NPD Data: Strong Mac Sales in April, Some iPod Cannibalization by iPad?

Fortune reports on a new research note from analyst Gene Munster at Piper Jaffray, who examined new April U.S. retail sales data for Apple from NPD and found very strong year-over-year Mac growth and a somewhat larger than predicted drop in iPod sales. The combination suggests that the iPad may be having more of a cannibalization effect on the iPod than on Macs, suggesting possible upside to Apple's financial performance as consumers are "upsold" to the iPad rather than holding back from Mac purchases.

"April NPD data gives us the first sign of the degree to which the iPad cannibalizes iPod or Mac sales," he writes. "From the early NPD data, it appears that the iPad has a minimal cannibalization impact on Mac sales, and could be slightly cannibalizing iPod sales. Given the ASP (4x) and margin profile of the iPad, we see this as a net positive for Apple's business."

As noted by All Things Digital, Munster's report suggests that the cannibalization of iPods rather than Macs is a direct result of Apple's positioning of the iPad and the capabilities offered by it. Munster says:

We believe in the long run Mac cannibalization will exist, but will be minimal. Apple has successfully limited the iPad functionality to primarily content consumption, vs. content creation on a Mac. And relative to the iPod, the physical size of an iPad provides a meaningfully different value proposition (portability vs. screen size).

NPD's data shows U.S. Mac sales up 39% year-over-year for the month of April, well ahead of the 19% consensus increase predicted by Wall Street analysts. According to Munster, that projects out to total sales of a strong 3.1-3.2 million Macs for the current quarter based on Apple's sales patterns.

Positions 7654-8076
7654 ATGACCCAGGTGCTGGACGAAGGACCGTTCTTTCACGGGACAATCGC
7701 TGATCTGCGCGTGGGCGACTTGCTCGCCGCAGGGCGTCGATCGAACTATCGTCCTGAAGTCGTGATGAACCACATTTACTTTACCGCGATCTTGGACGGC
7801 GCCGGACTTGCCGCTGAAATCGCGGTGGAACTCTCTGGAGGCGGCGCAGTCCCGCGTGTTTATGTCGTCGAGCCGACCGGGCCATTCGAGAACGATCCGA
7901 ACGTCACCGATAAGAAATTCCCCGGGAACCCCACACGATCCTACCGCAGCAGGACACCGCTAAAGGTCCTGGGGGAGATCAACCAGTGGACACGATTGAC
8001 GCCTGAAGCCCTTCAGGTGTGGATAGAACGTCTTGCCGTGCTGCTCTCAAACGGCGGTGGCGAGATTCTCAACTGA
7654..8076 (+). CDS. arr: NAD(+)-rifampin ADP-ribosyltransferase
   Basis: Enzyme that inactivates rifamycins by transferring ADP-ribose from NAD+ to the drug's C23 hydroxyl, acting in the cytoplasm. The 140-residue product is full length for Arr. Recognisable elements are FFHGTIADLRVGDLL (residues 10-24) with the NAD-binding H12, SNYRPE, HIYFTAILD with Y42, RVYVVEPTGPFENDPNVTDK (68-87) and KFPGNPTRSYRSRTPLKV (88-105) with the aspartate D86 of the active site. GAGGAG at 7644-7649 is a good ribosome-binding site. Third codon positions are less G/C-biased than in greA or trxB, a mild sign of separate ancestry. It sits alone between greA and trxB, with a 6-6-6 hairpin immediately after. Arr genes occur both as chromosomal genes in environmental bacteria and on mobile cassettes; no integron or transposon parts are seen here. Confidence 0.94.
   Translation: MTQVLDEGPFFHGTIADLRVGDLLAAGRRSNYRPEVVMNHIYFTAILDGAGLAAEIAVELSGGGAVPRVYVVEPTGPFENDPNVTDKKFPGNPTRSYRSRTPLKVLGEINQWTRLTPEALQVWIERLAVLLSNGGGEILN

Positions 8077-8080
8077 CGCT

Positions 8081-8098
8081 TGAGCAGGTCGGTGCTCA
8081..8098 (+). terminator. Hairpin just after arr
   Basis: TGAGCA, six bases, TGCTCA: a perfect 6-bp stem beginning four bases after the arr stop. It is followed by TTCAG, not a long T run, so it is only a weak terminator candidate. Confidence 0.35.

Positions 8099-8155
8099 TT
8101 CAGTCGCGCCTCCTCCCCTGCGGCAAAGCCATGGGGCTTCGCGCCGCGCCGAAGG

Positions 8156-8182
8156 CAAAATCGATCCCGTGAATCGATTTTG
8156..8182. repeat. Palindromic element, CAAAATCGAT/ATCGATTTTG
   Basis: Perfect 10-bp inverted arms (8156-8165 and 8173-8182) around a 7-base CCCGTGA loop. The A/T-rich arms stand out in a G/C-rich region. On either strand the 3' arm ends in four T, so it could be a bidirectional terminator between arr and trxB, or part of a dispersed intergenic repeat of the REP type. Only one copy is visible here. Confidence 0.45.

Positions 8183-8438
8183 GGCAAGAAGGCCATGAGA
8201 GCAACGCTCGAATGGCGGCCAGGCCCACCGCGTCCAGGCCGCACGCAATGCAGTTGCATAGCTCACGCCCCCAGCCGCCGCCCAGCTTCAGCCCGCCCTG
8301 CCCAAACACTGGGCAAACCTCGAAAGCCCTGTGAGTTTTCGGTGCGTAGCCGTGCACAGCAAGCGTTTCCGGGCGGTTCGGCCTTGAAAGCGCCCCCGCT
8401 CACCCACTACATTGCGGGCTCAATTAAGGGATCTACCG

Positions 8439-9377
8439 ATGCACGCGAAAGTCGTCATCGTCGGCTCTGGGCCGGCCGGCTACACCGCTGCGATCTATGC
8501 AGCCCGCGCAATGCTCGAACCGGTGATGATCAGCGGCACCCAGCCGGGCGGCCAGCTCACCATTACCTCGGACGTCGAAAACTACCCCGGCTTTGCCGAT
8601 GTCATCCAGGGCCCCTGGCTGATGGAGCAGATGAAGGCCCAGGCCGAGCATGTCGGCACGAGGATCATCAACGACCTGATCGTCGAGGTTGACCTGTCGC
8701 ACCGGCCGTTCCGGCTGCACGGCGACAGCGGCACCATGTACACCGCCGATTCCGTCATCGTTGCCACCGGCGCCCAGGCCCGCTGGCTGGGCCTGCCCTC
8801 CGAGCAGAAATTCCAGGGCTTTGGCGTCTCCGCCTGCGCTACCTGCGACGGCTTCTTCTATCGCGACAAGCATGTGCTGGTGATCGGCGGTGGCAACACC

The iPod, on the other hand, saw a 17% decline in unit sales year-over-year, significantly larger than the 9% decline predicted by the Street. Still, Apple may be on track to sell 9-10 million iPods this quarter, a healthy number given the impact of the iPad.

iPad cannibalization of other Apple product lines has been a focus for research analysts looking to understand the effect of the company's new device on its bottom line. Research from Morgan Stanley published earlier this month similarly showed a significant potential hit to the iPod, with 41% of surveyed customers planning to purchase an iPad saying they were doing so instead of purchasing an iPod touch. The same survey showed 24% and 14% of planned iPad customers holding off from buying Mac notebooks and desktops respectively, with another 20% (notebook) and 13% (desktop) forgoing non-Apple computers.